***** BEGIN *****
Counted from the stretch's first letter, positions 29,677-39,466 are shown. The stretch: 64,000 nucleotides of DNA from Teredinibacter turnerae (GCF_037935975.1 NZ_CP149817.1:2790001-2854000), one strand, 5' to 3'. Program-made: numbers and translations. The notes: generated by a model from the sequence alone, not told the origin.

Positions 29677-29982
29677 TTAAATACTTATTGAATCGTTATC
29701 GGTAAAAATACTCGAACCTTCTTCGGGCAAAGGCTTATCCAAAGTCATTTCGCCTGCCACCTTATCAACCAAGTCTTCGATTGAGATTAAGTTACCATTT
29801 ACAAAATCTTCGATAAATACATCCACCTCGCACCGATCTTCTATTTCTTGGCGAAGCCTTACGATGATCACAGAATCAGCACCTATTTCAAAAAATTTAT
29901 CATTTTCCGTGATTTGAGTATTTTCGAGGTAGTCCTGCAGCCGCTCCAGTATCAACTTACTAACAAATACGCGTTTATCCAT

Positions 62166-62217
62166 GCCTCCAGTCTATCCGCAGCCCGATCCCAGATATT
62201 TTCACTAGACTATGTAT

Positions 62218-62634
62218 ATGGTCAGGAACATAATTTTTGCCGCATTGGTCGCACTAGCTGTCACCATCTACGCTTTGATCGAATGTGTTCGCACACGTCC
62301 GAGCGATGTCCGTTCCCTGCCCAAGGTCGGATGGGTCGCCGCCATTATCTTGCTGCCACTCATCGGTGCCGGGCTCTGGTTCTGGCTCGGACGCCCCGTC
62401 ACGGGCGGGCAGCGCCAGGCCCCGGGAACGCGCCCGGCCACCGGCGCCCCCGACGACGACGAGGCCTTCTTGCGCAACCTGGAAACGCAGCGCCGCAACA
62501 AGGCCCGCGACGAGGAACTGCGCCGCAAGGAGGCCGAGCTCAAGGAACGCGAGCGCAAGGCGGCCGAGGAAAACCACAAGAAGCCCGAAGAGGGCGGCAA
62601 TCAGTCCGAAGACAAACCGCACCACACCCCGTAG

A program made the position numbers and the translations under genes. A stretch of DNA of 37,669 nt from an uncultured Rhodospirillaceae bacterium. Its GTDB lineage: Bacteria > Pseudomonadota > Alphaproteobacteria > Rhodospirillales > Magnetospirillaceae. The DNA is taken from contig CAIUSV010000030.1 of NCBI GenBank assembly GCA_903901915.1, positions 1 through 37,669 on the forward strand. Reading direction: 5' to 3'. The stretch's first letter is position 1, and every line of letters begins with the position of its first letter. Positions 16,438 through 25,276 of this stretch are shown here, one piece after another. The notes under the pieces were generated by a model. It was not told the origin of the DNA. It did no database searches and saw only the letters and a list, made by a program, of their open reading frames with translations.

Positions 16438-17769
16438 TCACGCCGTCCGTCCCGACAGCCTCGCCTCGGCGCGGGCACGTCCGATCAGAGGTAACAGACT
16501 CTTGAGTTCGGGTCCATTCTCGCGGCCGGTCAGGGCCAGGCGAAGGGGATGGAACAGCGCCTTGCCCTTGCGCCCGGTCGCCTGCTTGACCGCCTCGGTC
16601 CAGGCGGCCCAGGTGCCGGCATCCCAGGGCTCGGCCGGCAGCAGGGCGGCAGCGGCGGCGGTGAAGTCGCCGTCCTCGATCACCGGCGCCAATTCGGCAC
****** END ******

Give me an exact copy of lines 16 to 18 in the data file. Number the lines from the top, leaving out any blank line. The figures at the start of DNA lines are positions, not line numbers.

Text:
A program made the position numbers and the translations under genes. A stretch of DNA of 37,669 nt from an uncultured Rhodospirillaceae bacterium. Its GTDB lineage: Bacteria > Pseudomonadota > Alphaproteobacteria > Rhodospirillales > Magnetospirillaceae. The DNA is taken from contig CAIUSV010000030.1 of NCBI GenBank assembly GCA_903901915.1, positions 1 through 37,669 on the forward strand. Reading direction: 5' to 3'. The stretch's first letter is position 1, and every line of letters begins with the position of its first letter. Positions 16,438 through 25,276 of this stretch are shown here, one piece after another. The notes under the pieces were generated by a model. It was not told the origin of the DNA. It did no database searches and saw only the letters and a list, made by a program, of their open reading frames with translations.

Positions 16438-17769
16438 TCACGCCGTCCGTCCCGACAGCCTCGCCTCGGCGCGGGCACGTCCGATCAGAGGTAACAGACT